With the Finder window containing the ‘sub’ folder active, choose Show Toolbar from the View menu or hit the Option-Command-T combo on the keyboard. This will give you access to the window’s Search field in the upper right.
Search for PNG files
In the Search filed, in the field, type ‘image’ and select Portable Network Graphic Image from the popup. You will notice that the contents of the window has changed to list only image files nested inside the ‘sub’ folder.
Make sure that the ‘sub’ folder is selected before searching, like in the previous screenshot.
Save your Smart Folder
Hit Enter on your keyboard.
Portable Network Graphics will appear as a blue token inside the search field. Click the Save button to save your newly created Smart Folder.
Before hitting Save, double check that the “sub” button is selected in the search scope section and not This Mac or Shared (this is a common mistake).
In the Save popup, name this Smart Folder anything you want. I gave it the descriptive name “iOS screenies”. Leave the Add To Sidebar option checked and click the Save button.
Now, your Finder windows will have a new Smart Folder in the sidebar, just like in the below screenshot.
This gives you a convenient one-click access to a special folder which gathers all the iOS device screenshots (PNG files) your Mac retrieved from iCloud Photo Stream.
While the trick works most of the time, this is an undocumented solution so you may run into some issues.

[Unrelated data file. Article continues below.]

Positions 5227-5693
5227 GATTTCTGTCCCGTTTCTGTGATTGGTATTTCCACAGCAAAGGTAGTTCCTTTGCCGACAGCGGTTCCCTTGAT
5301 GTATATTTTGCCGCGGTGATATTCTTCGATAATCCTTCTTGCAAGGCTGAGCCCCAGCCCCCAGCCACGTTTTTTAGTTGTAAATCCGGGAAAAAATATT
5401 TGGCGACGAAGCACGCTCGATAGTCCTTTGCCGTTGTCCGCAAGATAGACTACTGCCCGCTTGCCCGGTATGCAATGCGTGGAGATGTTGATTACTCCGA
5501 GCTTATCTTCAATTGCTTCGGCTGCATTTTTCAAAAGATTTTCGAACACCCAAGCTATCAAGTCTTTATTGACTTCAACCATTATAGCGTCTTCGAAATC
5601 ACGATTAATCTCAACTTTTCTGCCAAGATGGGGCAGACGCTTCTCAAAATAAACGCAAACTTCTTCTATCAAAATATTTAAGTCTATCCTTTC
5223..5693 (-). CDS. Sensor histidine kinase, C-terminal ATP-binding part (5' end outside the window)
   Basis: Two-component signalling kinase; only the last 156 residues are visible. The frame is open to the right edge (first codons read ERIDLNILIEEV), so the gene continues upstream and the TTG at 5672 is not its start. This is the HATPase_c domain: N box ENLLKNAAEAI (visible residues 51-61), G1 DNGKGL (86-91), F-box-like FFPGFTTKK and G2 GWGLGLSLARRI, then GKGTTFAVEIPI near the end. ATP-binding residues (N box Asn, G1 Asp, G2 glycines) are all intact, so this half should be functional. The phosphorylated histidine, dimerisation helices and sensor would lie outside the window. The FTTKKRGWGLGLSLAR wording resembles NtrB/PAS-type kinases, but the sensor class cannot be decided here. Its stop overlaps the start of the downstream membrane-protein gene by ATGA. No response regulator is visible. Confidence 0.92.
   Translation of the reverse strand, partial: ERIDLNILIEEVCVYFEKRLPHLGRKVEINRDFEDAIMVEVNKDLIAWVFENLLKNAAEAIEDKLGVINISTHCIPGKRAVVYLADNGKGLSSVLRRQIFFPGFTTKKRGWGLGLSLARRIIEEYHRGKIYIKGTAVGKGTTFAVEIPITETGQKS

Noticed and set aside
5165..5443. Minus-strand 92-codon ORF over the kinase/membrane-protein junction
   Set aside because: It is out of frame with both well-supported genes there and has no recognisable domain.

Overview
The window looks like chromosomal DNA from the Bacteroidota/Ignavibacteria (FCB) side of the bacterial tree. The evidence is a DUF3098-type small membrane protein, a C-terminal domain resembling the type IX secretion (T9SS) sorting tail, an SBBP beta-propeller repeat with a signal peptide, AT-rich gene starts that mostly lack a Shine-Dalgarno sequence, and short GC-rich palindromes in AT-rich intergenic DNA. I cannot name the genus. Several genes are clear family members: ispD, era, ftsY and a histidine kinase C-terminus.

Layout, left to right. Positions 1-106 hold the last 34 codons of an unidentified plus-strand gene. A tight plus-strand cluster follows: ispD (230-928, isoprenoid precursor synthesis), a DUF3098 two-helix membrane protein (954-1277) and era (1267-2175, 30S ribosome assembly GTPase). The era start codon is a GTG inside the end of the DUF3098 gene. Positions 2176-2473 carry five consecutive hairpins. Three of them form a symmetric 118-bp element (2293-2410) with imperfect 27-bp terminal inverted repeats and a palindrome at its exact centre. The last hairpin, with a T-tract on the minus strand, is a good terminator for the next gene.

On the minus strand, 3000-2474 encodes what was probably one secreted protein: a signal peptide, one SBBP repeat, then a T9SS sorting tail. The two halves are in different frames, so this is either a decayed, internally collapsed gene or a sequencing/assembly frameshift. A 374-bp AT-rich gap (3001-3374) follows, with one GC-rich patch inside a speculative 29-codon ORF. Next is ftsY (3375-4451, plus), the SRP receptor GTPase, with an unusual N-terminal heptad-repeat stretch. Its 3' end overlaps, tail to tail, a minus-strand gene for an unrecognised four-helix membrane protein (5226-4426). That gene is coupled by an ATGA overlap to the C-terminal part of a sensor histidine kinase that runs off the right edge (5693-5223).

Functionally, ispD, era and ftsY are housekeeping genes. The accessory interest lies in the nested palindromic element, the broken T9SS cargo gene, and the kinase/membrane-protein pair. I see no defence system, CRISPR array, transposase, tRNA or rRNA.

Issues and possible solutions
Some people make a common mistake of messing up their Smart Folder search criteria by not checking that the ‘sub’ folder is selected before searching. Others forget to double check that the “sub” button is selected as the search scope before saving their Smart Folder.
If you’re having problems with the Photo Stream feature on your Mac, try resetting Photo Stream following Cody’s tutorial. You basically just log in to iCloud.com and hit Advanced > Reset Photo Stream.
Another thing: you may need to have either iPhoto 9.2 or Aperture 3.2 or later installed on your system.
But even if that’s the case, you are not required to set up Photo Stream in neither app as the whole point of this tutorial is to give you a direct access to iOS screenies right from the Finder, bypassing dragging Photo Stream images from iPhoto or Aperture to your desktop.